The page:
The Internal Revenue Service has ruled that an individual investor in a community-shared solar array in Vermont is eligible to take advantage of the 30 percent federal residential Income Tax Credit available under Section 25D of the Internal Revenue Code.

The IRS issued its decision in a private letter late last month to Roland Marx, who will now save $2,600 on his $8,700 investment in the member-managed 150-kilowatt Boardman Hill Solar Farm.

There has been a rapid increase in community solar project deployments in recent years, but the question of whether or not these arrays qualify for the residential ITC has remained an area of legal uncertainty. The letter marks the first time the IRS has publicly weighed in on the applicability of the ITC to an investor in a net-metered, off-site community solar project. While the recent decision applies only to Marx, solar advocates say it's a positive signal for how the IRS could rule on future cases.

"Community-shared solar has led to remarkable growth in residential solar because it allows those without roof space or solar access to participate in the solar market," said Rhone Resch, president and CEO of the Solar Energy Industries Association (SEIA), in a statement. "This ruling helps pave the way for even more growth under the widely successful federal Investment Tax Credit."

“Although, by law, this letter ruling cannot be used or cited as precedent by other taxpayers, several cases acknowledge that a private letter ruling can be used as ‘persuasive authority’ or an ‘instructive tool,’” said Nicola Lemay, chair of the tax department at law firm Foley Hoag, which provided legal work leading to the issuance of the letter. “In general, letter rulings like this one may also be used by the IRS in its own interpretations, including by IRS employees who might consider it in issuing letter rulings to similarly situated taxpayers.”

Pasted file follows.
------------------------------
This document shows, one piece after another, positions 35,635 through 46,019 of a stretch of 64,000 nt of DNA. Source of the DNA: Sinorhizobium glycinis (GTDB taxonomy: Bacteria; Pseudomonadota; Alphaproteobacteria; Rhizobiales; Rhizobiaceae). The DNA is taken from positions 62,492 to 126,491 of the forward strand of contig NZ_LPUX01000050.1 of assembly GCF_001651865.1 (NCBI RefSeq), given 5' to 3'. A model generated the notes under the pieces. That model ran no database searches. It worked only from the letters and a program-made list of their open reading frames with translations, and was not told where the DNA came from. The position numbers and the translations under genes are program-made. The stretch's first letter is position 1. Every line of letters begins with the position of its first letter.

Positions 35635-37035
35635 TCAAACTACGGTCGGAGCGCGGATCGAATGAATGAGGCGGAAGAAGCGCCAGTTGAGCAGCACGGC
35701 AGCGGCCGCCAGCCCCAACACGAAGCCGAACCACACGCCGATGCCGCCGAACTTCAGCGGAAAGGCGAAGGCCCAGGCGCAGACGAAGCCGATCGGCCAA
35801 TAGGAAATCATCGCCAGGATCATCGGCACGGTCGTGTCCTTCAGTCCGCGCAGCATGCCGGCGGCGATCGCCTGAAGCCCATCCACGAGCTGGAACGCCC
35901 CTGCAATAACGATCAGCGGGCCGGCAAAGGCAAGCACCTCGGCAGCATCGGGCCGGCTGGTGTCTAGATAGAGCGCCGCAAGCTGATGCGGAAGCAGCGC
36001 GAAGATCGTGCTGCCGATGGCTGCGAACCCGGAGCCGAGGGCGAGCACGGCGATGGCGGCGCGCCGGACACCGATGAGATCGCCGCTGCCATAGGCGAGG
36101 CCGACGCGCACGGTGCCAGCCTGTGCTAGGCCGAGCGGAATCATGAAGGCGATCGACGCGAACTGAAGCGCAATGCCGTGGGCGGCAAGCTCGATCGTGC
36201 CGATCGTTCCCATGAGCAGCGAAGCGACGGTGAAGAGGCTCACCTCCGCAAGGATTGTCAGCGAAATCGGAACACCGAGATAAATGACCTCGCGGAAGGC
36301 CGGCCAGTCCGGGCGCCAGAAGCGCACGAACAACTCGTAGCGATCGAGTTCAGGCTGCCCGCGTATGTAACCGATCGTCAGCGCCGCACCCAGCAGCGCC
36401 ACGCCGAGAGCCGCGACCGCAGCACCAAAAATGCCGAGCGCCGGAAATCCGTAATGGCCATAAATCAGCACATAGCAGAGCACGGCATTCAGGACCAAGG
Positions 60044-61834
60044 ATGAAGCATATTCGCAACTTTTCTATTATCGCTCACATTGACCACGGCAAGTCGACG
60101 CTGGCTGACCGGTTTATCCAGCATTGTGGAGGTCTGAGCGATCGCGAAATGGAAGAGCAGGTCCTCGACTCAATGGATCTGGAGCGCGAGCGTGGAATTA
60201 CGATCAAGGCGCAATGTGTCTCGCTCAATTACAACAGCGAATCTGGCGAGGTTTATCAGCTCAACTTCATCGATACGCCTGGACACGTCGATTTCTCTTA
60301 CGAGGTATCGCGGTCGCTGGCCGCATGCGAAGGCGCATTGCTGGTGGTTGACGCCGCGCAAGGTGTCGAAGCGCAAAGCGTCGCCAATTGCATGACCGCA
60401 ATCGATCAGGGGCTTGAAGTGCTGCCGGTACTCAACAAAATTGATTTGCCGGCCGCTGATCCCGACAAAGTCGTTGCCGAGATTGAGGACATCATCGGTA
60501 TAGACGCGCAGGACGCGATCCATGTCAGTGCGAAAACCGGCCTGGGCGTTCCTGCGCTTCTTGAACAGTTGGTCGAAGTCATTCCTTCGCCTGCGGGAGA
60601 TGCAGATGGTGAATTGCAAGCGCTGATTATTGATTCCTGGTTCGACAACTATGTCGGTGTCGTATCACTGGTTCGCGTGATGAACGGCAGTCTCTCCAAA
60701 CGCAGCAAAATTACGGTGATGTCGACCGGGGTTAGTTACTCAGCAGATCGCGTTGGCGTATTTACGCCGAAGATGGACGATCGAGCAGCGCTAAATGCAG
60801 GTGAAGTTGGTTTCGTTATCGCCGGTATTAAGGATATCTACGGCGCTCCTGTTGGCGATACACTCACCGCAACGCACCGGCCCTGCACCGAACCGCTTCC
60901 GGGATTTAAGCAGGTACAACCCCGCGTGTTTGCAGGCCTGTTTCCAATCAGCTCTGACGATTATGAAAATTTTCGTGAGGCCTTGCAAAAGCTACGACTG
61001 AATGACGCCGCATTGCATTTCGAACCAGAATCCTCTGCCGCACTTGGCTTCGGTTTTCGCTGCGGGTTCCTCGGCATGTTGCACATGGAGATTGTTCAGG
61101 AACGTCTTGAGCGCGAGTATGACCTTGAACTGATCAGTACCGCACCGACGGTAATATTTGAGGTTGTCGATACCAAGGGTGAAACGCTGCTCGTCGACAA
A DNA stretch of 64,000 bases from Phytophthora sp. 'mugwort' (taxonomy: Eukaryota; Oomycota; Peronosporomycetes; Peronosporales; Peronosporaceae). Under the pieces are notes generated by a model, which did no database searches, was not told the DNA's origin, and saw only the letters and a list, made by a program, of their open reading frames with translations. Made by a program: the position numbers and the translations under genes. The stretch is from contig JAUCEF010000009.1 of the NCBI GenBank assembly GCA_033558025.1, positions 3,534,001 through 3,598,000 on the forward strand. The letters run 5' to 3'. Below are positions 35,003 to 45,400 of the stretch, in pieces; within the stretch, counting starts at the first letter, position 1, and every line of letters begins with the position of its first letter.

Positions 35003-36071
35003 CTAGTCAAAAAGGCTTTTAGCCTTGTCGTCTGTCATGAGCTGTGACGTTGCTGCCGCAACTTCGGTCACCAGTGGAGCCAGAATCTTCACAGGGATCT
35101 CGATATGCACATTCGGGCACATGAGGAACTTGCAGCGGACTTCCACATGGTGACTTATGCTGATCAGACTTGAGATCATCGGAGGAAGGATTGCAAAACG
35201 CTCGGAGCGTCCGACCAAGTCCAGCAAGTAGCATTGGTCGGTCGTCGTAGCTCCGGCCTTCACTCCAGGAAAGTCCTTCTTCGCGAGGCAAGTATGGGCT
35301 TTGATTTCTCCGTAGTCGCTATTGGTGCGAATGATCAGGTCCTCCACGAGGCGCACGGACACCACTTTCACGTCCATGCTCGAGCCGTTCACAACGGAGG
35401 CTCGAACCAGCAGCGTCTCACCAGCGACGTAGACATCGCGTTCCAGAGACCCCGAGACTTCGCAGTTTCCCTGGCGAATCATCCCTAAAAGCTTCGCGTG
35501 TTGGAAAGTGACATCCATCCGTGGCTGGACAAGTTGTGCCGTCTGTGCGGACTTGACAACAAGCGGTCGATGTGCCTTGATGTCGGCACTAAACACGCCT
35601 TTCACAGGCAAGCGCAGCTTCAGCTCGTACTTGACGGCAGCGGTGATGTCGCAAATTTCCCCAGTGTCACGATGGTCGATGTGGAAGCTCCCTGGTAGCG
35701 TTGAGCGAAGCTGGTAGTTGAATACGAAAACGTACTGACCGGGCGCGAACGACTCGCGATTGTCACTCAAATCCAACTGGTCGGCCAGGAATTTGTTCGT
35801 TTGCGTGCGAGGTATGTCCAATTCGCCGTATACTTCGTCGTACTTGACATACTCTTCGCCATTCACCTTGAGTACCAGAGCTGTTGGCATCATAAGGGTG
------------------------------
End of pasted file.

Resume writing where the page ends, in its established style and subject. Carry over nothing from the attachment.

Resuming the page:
The Clean Energy States Alliance will hold a webinar on the legal implications of the ruling with attorneys from Foley Hoag on September 22. 

According to the Department of Energy, 49 percent of households and 48 percent of businesses are currently unable to host a solar PV system. By opening up these markets, the DOE calculates that community solar could account for up to half of all distributed solar installed in 2020.

GTM Research expects the U.S. community solar market to add 1.8 gigawatts over the next five years, compared to just 66 megawatts installed through the end of 2014. If the ITC is applied to other shared solar projects, it could boost the number of deployments over the next year. The residential ITC is currently set to expire at the end of 2016.